Retaining the right of action for damages over $550.00 (Fla. Stat. § 627.738(5), F.S.A.) does not correct the constitutional infirmity, but merely gives rise to another argument, that appellant has been deprived of the equal protection of the law solely on the basis of the value of her automobile in violation of Fla. Const., art. I, § 2, F.S.A., and U.S.Const., amend. XIV, § 1. It is unnecessary to reach the merits of this contention because the statute under consideration has already failed constitutional muster on other grounds.

Accordingly, the decision of the trial court holding Fla. Stat. § 627.738, F.S.A., to be constitutional and denying appellant a cause of action against appellee is reversed, and the cause is remanded for further proceedings not inconsistent herewith.

It is so ordered.

ROBERTS, ERVIN and McCAIN, JJ., concur.

BOYD, J., dissents with opinion.

CARLTON, C.J., and DEKLE, J., dissent and concur with BOYD, J.

BOYD, Justice (dissenting):

I dissent.

The judgment of the trial court should be affirmed for the following reasons:

The first reason is relatively simple. Plaintiff sought a judgment against defendant Manchester Insurance and Indemnity Company, from which she had acquired an automobile insurance policy, which admittedly did not protect her against the loss of her car by collision. She had signed a waiver, declining to purchase property damage insurance, after such coverage was offered to her, as provided by law.[1] Since the offer of property *6 insurance protection was made to plaintiff, and since she rejected that offer, the claim against the company that it was negligently liable for her losses was properly dismissed as being without merit.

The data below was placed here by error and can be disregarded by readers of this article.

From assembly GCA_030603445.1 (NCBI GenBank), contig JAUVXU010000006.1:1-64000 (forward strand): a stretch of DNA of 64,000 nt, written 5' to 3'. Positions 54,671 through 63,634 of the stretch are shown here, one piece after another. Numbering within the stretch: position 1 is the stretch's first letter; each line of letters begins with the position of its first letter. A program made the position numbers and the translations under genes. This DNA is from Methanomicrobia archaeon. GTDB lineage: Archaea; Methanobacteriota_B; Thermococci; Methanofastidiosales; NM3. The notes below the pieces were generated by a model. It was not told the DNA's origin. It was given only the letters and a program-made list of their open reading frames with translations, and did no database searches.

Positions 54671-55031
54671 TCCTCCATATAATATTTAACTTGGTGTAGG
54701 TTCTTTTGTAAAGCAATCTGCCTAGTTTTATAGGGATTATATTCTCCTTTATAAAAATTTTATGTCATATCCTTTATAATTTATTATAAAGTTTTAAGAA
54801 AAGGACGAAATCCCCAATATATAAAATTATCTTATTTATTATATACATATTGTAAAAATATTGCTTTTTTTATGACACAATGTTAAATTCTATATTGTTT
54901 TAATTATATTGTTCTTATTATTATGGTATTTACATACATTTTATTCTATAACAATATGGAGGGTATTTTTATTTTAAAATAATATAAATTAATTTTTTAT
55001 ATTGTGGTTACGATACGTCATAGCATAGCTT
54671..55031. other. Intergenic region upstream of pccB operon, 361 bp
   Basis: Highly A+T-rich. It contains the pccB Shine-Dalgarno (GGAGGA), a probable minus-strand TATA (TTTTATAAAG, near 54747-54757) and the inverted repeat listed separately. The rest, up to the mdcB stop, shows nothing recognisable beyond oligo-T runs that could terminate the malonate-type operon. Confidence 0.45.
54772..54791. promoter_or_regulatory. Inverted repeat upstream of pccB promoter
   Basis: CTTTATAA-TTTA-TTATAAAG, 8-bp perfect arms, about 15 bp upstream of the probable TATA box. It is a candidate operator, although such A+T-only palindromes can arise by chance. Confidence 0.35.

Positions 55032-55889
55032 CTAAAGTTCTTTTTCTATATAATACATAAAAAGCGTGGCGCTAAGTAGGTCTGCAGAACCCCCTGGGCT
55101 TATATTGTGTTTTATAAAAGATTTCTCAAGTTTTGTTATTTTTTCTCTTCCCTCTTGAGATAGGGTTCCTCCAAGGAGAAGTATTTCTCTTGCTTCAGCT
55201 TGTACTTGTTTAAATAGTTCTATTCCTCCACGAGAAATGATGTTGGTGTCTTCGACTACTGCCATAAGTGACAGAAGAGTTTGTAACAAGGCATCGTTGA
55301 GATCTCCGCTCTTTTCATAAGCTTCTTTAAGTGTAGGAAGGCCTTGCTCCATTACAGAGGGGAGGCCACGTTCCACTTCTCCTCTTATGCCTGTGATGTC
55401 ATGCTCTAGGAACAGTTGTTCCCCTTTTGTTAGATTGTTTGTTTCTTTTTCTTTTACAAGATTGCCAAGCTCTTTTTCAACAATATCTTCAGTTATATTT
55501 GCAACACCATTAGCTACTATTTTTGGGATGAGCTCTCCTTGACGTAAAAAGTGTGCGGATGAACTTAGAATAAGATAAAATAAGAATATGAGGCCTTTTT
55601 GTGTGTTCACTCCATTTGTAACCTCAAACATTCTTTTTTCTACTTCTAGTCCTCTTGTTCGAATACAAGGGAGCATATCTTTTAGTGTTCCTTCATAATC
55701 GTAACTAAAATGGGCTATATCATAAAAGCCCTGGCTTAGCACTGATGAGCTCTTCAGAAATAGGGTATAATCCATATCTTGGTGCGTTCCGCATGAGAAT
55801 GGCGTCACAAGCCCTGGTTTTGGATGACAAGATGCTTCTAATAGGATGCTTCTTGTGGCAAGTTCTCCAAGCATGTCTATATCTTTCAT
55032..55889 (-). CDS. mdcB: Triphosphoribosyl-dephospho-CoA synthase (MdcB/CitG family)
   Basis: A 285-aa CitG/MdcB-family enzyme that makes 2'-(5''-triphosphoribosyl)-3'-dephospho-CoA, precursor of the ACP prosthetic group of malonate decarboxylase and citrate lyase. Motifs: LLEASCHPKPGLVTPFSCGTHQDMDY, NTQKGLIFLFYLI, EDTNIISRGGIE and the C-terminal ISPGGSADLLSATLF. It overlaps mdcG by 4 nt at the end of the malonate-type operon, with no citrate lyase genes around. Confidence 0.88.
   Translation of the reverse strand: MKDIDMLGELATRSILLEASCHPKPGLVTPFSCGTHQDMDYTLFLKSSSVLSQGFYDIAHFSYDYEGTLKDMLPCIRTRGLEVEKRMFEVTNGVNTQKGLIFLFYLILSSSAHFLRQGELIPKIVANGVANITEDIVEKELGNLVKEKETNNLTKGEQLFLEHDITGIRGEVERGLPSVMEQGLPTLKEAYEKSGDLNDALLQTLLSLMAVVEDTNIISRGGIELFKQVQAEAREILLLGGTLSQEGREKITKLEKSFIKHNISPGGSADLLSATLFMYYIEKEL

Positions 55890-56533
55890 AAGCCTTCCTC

The second reason we should affirm the judgment of the trial court reaches the Constitutional question involved. The question as to the constitutionality of the section of the statute denying plaintiff the opportunity to sue defendant White, on the ground that plaintiff had declined to purchase her own collision insurance, and was, therefore, her own insurer to the extent of $550.00, is one of great importance.

Plaintiff claims that the statute, by denying her the opportunity to litigate against defendant White, violates § 21 of Article I of the Constitution of the State of Florida,[2] by denying "redress for an injury." This Court must determine whether the statute does indeed deny access to the courts in such a manner as to conflict with the foregoing constitutional provision. Obviously, a literal and dogmatic construction of said provision would deny both the Legislature and the Court the power to impose reasonable and logical limitations on the constitutional right to use the courts of Florida. It, of course, is assumed that the citizens who adopted the 1968 Constitution intended that the language therein be given the same construction as similar language in the prior Constitution of 1885.[3]

This Court has held that the right to maintain litigation is not absolute but, rather, is subject to reasonable restraints. We have repeatedly upheld statutes of limitation, which prevented aggrieved persons from litigating for redress of injury, unless the suits were filed within a time specified by Statute.[4]